"We have more people working in the state of New Jersey today than we've ever had in our history."

Jennifer Beck on Thursday, September 20th, 2012 in an interview with NJToday

Jennifer Beck claims more people are working in New Jersey now than ever before

To hear state Sen. Jennifer Beck's comment on the state's employment situtaion, go to 02:05.

With a jobless rate that continues to inch up in New Jersey, some state officials are focusing on more optimistic labor data.

But after a report last week that showed the state’s unemployment rate ticked up to 9.9 percent as 5,300 jobs were added in August, a Republican lawmaker trying to accentuate the positive fumbled her facts.

"We have more people working in the state of New Jersey today than we've ever had in our history, " state Sen. Jennifer Beck told NJToday on Sept. 20. "So we still have a struggle with those that are unemployed and looking, but we know businesses feel positive about what's going on in our economy and they're looking to hire and we got to keep working at it."

With a nearly double digit jobless rate, are more people working in New Jersey now than ever before?

That’s not true.

Beck said in an e-mail that she misspoke, saying she "meant to say ‘workforce’ instead of ‘working.’"

But the key takeaway, she said, is "that there are positive signs for our economy in the midst of some negative ones."

The labor force, as measured by the U.S. Bureau of Labor Statistics, includes employed people and those unemployed but looking for a job. People who are unemployed and not seeking work are not counted.

In June the number of people in New Jersey’s labor force was the highest ever, but that figure dropped in July and again in August.

Also, as a percentage of the state’s population -- excluding individuals younger than 16 years old, people who are institutionalized and active duty service members -- there’s instances dating to the late 1980s of greater participation in the labor force than now.

As for employment, the state isn’t setting any records.

The number of employed residents -- as well as the number of jobs in New Jersey, which the federal labor department measures in a separate survey -- peaked in the beginning of 2008 before falling precipitously during the last recession.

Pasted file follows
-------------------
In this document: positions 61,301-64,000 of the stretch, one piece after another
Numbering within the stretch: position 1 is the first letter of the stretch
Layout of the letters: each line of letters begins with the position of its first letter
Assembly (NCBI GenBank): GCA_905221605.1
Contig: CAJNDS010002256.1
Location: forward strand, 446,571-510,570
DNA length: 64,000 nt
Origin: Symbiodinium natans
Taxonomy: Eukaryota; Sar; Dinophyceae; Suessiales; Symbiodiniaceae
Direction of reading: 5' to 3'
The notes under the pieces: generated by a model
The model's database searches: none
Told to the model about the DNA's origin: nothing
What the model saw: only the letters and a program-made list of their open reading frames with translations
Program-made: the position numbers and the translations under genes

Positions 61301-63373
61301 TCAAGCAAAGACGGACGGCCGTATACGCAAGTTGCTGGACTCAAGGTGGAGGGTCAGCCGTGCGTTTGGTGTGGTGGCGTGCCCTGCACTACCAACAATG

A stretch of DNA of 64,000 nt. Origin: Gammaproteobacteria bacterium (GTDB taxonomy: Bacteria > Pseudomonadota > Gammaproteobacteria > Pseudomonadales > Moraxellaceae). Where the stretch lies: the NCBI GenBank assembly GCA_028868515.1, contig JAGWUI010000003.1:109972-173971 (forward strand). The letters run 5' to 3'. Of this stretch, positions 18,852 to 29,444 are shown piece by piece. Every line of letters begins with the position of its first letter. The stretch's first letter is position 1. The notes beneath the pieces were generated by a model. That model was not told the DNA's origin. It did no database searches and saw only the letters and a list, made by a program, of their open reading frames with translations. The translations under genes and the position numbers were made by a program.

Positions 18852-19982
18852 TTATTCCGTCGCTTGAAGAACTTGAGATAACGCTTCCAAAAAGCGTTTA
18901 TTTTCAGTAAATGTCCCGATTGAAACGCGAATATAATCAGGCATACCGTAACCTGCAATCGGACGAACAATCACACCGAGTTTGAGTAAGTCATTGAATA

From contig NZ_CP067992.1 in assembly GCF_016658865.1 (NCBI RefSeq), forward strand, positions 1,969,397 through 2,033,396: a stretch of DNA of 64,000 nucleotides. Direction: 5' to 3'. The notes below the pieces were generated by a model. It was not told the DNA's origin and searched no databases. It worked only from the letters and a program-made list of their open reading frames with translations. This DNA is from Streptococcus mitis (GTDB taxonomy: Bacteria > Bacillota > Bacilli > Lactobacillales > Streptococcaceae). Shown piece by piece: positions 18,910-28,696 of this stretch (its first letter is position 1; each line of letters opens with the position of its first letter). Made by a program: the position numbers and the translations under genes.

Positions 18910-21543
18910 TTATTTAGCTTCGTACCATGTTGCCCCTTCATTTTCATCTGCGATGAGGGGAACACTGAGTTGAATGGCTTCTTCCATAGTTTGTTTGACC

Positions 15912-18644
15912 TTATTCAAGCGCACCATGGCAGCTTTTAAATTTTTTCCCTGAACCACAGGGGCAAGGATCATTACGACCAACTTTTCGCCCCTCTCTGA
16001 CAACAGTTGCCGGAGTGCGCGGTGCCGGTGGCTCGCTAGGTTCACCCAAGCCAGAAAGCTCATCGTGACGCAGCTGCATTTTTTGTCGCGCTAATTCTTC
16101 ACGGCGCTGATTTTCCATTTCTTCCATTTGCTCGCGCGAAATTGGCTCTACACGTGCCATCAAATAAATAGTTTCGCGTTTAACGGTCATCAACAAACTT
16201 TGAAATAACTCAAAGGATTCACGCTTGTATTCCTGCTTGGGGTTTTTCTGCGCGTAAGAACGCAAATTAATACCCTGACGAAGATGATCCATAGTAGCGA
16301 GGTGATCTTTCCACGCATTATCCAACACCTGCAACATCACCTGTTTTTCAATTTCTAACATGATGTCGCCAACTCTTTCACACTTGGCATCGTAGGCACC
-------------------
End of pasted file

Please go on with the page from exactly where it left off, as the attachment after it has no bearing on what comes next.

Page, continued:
From December 2007 through June 2009 -- the official start and end of the last recession, according to the National Bureau of Economic Research -- more than 140,000 New Jersey residents lost their job.

At the same time, the state shed more than 190,000 jobs overall, according to data from the federal labor department.

Any gains since then have not been substantial enough to push the state above pre-recession peaks.

In August, according to preliminary data, less than 4.13 million New Jersey residents were employed, down from nearly 4.29 million in February 2008.

The state had roughly 4.1 million jobs -- including public and private sector employment -- in January 2008. Now, the state has more than 3.9 million jobs overall.

So the raw numbers prove Beck wrong.

But it’s also important to compare labor data as a rate to account for the size of the population, which could impact employment figures.

For decades, New Jersey’s employment rate was better.

In August, according to preliminary data, about 90 percent of people in the state in the workforce -- that is either employed or looking for work -- had a job. That’s the smallest percentage since March of 1977.

Our ruling

Beck said, "we have more people working in the state of New Jersey today than we've ever had in our history."

That’s wrong.

New Jersey has not created enough jobs or put enough residents back to work to surpass the state’s 2008 employment peak.

And for decades the state’s employment rate was higher than it is now.

We rate this statement False.

To comment on this ruling, go to NJ.com.